Beast Mode

“I’m just about that action, boss.”

-Marshawn Lynch


Admittedly, being from Canada, I didn’t grow up a huge football fan.  But like most of the world, I am drawn to the Super Bowl.  This year was set up to be a dandy with the best offense facing the best defense.  As we now know, the game was not even close with Seattle beating Denver like a rented mule.


Despite the lopsided game, there were a number of characters off the field that garnered a fair amount of attention.  In my view, the most interesting character to emerge was Seattle running back Marshawn Lynch, who is better known as Beast Mode.


Beast Mode - marshawn


Lynch is notorious for avoiding the media, so much so that the NFL fined him $50,000 earlier in the season for not going to press conferences (which Seattle fans subsequently repaid for him!).  At the Super Bowl he spent about seven minutes in a media scrum and also did a brief interview with Deion Sanders.  During these brief appearances, it became clear that Lynch wasn’t media shy per se, but wanted his actions to speak for him.  As he told Sanders:


Deion Sanders: What is your thing?


Marshawn Lynch: Laying back, kick back. (Yeah) Mind my business, stay in my own lane.


Deion Sanders: Yeah. So you’re just going to sit in the cut and just chill. That’s what you do.


Marshawn Lynch: Just kick back. Game time, though I’ll be there.”


True to his limited words, at game time Lynch was there and was all about the action, rather than the words beforehand.  In theory, this is probably good advice for a lot of us, even those of us who don’t play in the NFL.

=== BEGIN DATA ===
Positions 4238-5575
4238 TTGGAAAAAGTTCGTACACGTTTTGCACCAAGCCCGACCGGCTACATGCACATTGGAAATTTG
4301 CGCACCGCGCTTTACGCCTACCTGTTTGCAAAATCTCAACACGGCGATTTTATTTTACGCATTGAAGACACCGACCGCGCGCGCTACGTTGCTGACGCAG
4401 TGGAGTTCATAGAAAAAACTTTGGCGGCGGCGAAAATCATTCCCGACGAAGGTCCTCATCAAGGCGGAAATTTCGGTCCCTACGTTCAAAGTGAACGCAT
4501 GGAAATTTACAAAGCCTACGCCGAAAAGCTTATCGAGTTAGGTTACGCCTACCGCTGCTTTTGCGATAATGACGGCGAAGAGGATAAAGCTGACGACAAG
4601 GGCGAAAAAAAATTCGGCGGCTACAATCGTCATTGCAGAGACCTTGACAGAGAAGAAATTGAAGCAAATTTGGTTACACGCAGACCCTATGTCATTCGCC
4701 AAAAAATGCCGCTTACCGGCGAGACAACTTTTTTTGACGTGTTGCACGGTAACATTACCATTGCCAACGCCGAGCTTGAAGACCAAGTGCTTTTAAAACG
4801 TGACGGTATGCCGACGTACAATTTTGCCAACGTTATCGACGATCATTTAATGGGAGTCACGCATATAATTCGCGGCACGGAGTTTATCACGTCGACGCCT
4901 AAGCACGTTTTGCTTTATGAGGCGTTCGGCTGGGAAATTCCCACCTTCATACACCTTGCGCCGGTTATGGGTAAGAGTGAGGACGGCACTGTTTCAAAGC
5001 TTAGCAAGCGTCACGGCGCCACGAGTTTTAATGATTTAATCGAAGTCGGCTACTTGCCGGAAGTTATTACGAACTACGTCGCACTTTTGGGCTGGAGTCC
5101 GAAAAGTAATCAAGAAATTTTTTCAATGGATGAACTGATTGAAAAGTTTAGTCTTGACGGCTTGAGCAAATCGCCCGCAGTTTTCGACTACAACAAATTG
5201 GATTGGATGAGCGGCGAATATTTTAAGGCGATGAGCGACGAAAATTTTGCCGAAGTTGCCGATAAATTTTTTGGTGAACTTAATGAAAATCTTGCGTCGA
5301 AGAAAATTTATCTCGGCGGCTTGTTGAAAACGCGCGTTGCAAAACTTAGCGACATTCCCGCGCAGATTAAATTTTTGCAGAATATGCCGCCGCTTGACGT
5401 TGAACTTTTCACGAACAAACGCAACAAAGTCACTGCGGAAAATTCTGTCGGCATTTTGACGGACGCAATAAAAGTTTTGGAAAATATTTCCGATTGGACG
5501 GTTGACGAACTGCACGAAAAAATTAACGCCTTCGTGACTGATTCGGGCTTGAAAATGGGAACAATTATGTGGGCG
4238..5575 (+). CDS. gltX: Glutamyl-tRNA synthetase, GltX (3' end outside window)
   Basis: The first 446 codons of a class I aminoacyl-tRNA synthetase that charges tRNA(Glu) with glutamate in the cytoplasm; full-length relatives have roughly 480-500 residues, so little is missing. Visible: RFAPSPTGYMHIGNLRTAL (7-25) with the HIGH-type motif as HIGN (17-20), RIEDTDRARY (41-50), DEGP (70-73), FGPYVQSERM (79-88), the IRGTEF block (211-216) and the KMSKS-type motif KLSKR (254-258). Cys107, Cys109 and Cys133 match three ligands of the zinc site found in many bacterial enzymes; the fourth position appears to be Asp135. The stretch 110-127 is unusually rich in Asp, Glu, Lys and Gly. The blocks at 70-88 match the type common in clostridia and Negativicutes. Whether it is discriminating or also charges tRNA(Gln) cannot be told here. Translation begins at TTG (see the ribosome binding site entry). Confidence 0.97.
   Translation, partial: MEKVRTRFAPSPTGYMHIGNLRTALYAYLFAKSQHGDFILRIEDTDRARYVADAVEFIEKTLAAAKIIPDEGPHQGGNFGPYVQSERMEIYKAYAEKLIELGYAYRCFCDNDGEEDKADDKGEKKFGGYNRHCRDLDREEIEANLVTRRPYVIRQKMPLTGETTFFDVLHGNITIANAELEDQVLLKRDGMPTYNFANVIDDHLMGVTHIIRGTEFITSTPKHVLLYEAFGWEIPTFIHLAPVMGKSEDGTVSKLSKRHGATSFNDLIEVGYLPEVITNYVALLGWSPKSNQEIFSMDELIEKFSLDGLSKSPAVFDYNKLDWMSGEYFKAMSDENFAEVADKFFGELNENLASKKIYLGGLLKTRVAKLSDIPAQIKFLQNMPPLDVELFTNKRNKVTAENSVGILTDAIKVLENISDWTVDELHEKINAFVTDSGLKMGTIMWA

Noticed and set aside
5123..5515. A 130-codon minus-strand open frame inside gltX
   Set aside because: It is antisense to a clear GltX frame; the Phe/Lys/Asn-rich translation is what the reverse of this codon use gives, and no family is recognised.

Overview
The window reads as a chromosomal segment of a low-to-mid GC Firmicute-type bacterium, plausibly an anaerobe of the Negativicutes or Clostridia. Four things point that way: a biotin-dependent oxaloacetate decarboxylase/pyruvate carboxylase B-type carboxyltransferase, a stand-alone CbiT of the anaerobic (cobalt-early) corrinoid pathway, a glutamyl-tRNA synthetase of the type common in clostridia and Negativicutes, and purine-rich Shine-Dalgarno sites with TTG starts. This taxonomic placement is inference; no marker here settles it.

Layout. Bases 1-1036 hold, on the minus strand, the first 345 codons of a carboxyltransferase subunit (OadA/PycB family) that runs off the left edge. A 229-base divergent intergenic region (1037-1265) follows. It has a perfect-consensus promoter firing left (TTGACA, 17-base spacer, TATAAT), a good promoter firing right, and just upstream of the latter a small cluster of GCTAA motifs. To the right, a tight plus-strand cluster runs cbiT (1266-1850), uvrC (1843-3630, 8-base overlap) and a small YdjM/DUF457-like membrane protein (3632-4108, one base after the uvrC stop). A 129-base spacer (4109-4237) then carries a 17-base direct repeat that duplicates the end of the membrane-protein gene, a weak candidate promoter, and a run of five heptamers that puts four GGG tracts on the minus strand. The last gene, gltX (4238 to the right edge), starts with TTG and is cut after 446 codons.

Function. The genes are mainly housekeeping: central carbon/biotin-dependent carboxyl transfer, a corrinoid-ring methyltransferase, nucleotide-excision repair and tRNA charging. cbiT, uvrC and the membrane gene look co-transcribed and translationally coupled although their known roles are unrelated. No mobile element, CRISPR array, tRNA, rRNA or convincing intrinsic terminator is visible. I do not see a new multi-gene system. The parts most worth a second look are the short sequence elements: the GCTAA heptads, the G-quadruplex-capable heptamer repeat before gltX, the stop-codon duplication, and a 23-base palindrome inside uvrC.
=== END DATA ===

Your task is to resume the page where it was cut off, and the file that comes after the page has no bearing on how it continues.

Back to the global macro grind . . .


Speaking of action, many of the key global markets we monitor every day are increasingly about that price action.  Currently, the SP500, Dax and Nikkei are all broken on the TREND duration (three months or more) in our quantitative model.  Conversely, equity market volatility via the VIX and U.S. Treasury bonds are breaking out to the upside.


Clearly, the market is signaling that growth is poised to continue to disappoint.  In the year-to-date, the score on that front is really crystal clear.   In the Chart of the Day, we show a summary of the 34 U.S. economic indicators that we focus on.  As the table shows, 23 of those indicators slowed from December to January.  Not even the best portfolio defense is going to stop an equity market that is going down because of that kind of economic deceleration.


In my mind, the most disturbing recent data point was the ISM Manufacturing New Orders reading for January.  On a month-over-month basis, new orders were down -13.2, which is the largest single month decline since December 1980, or more than 30 years ago.  The economy slowed from December to January and if forward looking orders are any indicator, it is not out of the woods yet.